Deck13’s Jan Klose on The Surge 2; everything you need to know

Launched back in 2017, The Surge was something of a surprise. Developed by Deck13 — developers of Lords of the Fallen — I called The Surge excellent in my review, though criticised its boss fights for being too easy and too few and its combat for being too sluggish. While clearly inspired by Dark Souls, The Surge managed to stand apart from FromSoftware’s series.

Two years later and Deck13 is gearing up to launch The Surge 2. Publishing partner Focus Home Interactive are back again for the sequel too.

So what’s changed in the past two years? What does The Surge 2 bring to the table that the first one didn’t and what makes The Surge 2 a game worth playing?

Let’s take a look.

The Surge 2

The first game was set at the headquarters of CREO, a company working to “save” the world. CREO’s headquarters was a sprawling, interconnected place, though not like the worlds in Souls or Bloodborne. Instead, The Surge featured hubs that were connected by loading screens.

Part of what makes these action-RPGs so good is the connected nature of the overworld, the shortcuts you unlock and you’re eventual knowledge of the layout.

In The Surge 2, Deck13 has worked to make the world more like this. More connected, seamless and interesting. I spoke with Deck13 Founder, Owner and The Surge 2 Director Jan Klose about the game. He told me that in creating Jericho City (The Surge 2’s setting) he and his team wanted to “give the players more choice.”

Jericho City is unlike the CREO headquarters in many ones. Chiefly, the first game took place in an industrial/factory setting whereas in The Surge 2, the action takes place in a city.

Klose told me “We are in an urban environment. We have a more diverse environment on the one hand but on the other hand, when you think of a city you already expect there are several different paths you can go and it’s not that linear.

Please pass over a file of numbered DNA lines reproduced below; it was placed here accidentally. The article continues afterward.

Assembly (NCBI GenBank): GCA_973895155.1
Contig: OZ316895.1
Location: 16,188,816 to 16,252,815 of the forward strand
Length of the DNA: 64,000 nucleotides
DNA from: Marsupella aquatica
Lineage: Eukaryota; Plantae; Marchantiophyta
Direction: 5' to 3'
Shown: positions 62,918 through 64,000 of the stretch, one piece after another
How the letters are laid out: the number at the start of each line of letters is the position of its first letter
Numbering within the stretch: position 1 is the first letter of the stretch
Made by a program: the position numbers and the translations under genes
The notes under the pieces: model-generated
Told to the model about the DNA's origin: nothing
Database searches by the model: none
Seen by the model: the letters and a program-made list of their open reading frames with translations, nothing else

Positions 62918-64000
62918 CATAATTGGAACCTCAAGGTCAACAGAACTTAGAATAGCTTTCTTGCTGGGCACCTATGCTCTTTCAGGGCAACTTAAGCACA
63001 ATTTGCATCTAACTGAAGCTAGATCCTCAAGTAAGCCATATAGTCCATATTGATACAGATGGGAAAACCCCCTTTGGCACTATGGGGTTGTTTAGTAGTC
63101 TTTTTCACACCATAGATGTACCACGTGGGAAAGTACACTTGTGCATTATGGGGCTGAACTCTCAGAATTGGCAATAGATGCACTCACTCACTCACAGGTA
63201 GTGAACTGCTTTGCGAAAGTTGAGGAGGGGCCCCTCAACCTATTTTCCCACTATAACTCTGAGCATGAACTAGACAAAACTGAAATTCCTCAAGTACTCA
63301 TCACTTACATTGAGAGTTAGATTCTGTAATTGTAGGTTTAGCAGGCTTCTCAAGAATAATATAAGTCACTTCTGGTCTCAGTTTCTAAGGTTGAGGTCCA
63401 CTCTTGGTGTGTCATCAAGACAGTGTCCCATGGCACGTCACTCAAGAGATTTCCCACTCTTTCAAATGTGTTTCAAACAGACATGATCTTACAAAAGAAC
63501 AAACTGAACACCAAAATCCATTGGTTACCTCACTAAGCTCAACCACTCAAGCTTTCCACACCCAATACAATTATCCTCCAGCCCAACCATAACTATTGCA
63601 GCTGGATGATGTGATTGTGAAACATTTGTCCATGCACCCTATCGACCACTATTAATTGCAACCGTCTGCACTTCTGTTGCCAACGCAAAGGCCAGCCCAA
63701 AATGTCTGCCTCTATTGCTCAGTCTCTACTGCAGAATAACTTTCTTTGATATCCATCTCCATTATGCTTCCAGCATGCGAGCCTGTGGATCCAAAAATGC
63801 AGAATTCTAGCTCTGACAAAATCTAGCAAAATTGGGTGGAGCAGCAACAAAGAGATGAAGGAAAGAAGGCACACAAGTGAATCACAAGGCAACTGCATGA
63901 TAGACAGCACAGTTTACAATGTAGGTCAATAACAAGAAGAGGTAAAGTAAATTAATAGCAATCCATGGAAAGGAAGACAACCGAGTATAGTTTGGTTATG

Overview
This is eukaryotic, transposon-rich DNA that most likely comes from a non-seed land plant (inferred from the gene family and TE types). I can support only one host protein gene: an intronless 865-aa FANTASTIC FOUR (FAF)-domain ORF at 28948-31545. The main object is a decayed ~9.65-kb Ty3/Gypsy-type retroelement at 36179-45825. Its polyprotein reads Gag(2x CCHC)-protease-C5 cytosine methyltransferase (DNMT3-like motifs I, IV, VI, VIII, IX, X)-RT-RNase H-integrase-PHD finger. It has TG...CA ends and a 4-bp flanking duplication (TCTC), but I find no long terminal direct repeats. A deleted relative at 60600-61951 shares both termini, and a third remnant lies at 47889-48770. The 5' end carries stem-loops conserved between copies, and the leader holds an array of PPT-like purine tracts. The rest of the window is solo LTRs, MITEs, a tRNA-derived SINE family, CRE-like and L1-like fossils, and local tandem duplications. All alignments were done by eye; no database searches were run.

“That’s what we tried to add. Much more nonlinearity to really suit different play styles and different ways of exploring the game,” he explained.

Klose also told me that developing linear experiences is much easier but that it requires more “staging.” “You need to keep the player entertained instead of player caring for his own entertainment by the way they choose to play,” he explained. In creating The Surge 2 and Jericho City, Deck13 wants to be able to offer something to all players.

“Maybe some person is more into exploring. Then we want to give them some advantages when they do that. But they should not have more advantages to someone who’s a good fighter.”

Klose also told me about the difficulties in moving a game like this into a more open setting. Especially when it comes to signposting for players. In an open environment, the developer needs to give guidance to the player about where they can go and where they should go, Klose said. “It’s a difficult balance,” he said.

To solve the issue, Klose and his team “have one clear main path” but have also incentivised the player to look for secrets, crossroads and other areas. That way, players will learn that in The Surge 2, going off the beaten path can and will yield rewards.

The idea was that we tried to lure you away from the main path, but not too much so that you still know what you’re supposed to do.

Obviously, this will not always work for every player, but we hope that for the majority they know their main goal and they know, “Oh, this is also something interesting I could do now.

Maybe I should.

It’s not just about finding secrets or exploring either. As Klose explained to me, often in these types of games, you may come to a point on the critical path where you’re unable to proceed.

“Maybe a boss fight or a boss that just feels too hard for you, then you should feel that you’re allowed to turn back and to look for other clues.

“Maybe to look for better weapons, to do some more levelling up. Maybe solve some more side quests and then return stronger and say, “Okay, now this should be easier for me,'” he added.

In creating the open-world of Jericho City, Deck13 has also crafted a much larger game world than that in The Surge. While Klose couldn’t give me an exact measurement of the size of Jericho City he did tell me that it was much large.

However, he mentioned that those players who just push through the main path will have a shorter experience than the first game. To get the most out of The Surge 2, players will need to explore.

One inspiration in designing Jericho City for Deck13 was Batman: Arkham Knight. Another was Blade Runner. Jericho City isn’t complete science fiction and it has a grounding in reality, however, after everything that’s happened in this city, it looks and feels unique.

In the first game, the main character was Warren, who arrived at CREO for his first day of work. In The Surge 2, the narrative continues, however, players are now able to create their own characters.

“This time we have a character creator at the beginning of the game. You can choose your character and choose as a male or female character and the looks of the character,” Klose said. “By that design, of course, you are not the same hero as in the first one.